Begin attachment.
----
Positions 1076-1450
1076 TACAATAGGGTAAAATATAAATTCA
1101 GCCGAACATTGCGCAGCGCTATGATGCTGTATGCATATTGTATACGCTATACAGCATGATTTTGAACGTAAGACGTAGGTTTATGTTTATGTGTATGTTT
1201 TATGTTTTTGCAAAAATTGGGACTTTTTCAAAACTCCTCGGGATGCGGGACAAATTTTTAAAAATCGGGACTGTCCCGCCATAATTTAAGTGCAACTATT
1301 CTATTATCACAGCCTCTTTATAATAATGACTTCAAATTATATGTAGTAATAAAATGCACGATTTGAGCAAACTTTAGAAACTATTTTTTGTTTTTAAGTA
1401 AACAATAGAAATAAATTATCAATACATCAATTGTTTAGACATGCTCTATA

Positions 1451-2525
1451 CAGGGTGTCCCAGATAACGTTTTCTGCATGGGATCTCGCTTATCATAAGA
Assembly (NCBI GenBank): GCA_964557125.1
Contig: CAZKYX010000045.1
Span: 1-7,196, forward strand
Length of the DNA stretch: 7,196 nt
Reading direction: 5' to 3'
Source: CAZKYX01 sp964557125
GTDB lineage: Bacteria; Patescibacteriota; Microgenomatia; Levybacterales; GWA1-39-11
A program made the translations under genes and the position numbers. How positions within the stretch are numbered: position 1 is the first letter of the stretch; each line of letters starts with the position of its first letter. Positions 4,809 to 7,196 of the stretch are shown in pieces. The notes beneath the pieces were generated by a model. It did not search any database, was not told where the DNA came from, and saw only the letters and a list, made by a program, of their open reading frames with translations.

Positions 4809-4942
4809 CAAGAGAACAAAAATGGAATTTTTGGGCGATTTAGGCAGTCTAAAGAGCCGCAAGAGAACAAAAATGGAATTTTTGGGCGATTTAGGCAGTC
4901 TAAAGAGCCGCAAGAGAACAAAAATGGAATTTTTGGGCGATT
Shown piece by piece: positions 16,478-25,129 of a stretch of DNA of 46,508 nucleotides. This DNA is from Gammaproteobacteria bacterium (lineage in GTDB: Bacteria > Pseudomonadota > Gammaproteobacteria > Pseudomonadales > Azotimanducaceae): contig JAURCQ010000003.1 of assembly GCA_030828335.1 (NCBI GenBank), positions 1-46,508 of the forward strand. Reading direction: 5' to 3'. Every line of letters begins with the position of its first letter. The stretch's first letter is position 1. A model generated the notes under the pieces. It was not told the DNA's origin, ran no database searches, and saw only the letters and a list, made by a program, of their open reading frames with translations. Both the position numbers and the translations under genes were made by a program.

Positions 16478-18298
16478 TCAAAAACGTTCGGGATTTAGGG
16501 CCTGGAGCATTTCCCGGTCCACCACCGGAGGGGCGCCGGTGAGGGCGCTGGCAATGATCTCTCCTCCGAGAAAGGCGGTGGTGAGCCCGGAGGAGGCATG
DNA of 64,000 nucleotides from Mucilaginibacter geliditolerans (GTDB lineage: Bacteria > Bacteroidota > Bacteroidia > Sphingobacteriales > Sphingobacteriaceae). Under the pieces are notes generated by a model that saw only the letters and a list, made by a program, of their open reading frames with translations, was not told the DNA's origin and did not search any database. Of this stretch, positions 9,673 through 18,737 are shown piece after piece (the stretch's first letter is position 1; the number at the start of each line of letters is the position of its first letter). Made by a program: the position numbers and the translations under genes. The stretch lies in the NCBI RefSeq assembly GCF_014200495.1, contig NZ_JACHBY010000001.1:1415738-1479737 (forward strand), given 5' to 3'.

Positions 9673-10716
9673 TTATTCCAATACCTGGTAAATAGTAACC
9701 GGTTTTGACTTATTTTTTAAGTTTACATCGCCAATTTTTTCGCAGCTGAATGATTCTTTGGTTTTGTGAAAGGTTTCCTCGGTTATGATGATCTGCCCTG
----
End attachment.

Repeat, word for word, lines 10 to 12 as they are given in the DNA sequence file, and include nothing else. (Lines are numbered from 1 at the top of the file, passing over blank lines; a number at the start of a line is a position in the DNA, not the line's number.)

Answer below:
Contig: CAZKYX010000045.1
Span: 1-7,196, forward strand
Length of the DNA stretch: 7,196 nt